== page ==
Jamesia is a genus of shrubs in the Hydrangeaceae, most commonly known as Jamesia, cliffbush or waxflower. It is native to interior western North America, in the U.S. states of Arizona, California, Colorado, Nevada, New Mexico, Utah, and Wyoming, growing in mountains at 1600–3000 m altitude.
There is just one species, Jamesia americana, though some botanists treat it as two species, the second being J. tetrapetala (fourpetal cliffbush, with the narrow sense J. americana then known as fivepetal cliffbush).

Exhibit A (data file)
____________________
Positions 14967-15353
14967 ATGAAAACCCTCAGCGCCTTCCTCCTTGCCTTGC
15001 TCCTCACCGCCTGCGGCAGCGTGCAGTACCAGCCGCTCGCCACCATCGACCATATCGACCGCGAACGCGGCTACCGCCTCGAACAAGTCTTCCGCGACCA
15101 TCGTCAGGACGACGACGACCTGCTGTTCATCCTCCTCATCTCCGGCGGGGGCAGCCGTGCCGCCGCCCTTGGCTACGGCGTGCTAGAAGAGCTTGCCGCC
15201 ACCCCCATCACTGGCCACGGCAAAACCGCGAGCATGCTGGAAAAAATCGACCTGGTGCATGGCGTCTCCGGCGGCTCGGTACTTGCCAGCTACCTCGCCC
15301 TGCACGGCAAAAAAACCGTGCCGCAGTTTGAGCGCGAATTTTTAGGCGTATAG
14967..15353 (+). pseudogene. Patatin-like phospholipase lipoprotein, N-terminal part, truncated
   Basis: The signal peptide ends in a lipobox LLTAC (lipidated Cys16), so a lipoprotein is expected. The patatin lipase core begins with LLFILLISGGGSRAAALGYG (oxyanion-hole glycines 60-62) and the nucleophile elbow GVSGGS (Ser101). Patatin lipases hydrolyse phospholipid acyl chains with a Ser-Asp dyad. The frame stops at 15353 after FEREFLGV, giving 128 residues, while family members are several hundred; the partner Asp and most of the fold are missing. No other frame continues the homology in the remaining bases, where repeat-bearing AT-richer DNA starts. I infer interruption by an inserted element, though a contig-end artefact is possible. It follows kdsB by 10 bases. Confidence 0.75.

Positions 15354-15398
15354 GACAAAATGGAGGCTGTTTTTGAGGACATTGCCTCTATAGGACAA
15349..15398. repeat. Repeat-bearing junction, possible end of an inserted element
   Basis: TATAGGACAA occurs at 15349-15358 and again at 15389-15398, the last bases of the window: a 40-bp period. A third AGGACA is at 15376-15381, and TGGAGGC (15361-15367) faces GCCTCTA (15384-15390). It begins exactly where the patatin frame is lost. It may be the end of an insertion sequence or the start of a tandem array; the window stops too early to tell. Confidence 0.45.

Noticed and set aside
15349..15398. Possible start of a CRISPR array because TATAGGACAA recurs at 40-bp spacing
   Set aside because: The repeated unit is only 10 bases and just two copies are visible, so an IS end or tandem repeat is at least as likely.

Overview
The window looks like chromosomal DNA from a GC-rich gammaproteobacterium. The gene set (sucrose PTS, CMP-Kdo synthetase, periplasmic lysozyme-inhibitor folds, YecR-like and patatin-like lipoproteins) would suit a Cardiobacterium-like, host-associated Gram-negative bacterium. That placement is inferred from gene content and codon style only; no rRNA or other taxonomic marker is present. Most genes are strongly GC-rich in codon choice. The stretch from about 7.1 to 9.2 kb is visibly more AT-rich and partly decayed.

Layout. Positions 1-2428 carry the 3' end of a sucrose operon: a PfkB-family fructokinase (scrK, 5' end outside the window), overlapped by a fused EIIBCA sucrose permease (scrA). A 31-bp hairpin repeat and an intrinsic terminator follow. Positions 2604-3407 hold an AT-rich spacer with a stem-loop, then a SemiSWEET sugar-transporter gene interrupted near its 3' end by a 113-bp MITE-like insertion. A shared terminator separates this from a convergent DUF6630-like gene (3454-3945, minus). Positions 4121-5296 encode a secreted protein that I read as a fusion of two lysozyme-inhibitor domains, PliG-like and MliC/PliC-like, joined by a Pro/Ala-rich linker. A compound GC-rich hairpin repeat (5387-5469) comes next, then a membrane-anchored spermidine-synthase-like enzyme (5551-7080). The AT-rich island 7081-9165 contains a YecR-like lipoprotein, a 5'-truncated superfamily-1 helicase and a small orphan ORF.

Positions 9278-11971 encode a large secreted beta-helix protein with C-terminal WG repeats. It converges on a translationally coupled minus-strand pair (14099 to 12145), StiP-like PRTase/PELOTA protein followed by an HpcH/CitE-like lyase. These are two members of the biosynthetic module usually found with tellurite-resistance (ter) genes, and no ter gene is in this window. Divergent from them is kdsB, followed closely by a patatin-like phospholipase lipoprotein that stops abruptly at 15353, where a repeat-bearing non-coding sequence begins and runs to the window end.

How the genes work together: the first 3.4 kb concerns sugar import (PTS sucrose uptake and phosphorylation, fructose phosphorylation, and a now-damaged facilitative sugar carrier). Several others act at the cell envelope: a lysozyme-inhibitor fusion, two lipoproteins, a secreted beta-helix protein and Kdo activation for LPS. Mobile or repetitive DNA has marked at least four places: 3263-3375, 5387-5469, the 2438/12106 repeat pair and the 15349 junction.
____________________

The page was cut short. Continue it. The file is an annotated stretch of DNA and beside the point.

It is a shrub growing to 1–2 m tall and to 3 m or more broad, with opposite simple leaves 3–7 cm long and 2–5 cm broad, with a serrated margin and a crinkled surface. The flowers are produced in erect terminal panicles, each flower white, 15–20 mm diameter, with five (rarely four) petals. The fruit is a dry capsule with numerous small seeds.
The genus is named for Edwin James, the botanist for Stephen Long's expedition that explored the territory between the Platte and Arkansas Rivers in 1820. James was the first to collect this genus for botanical study.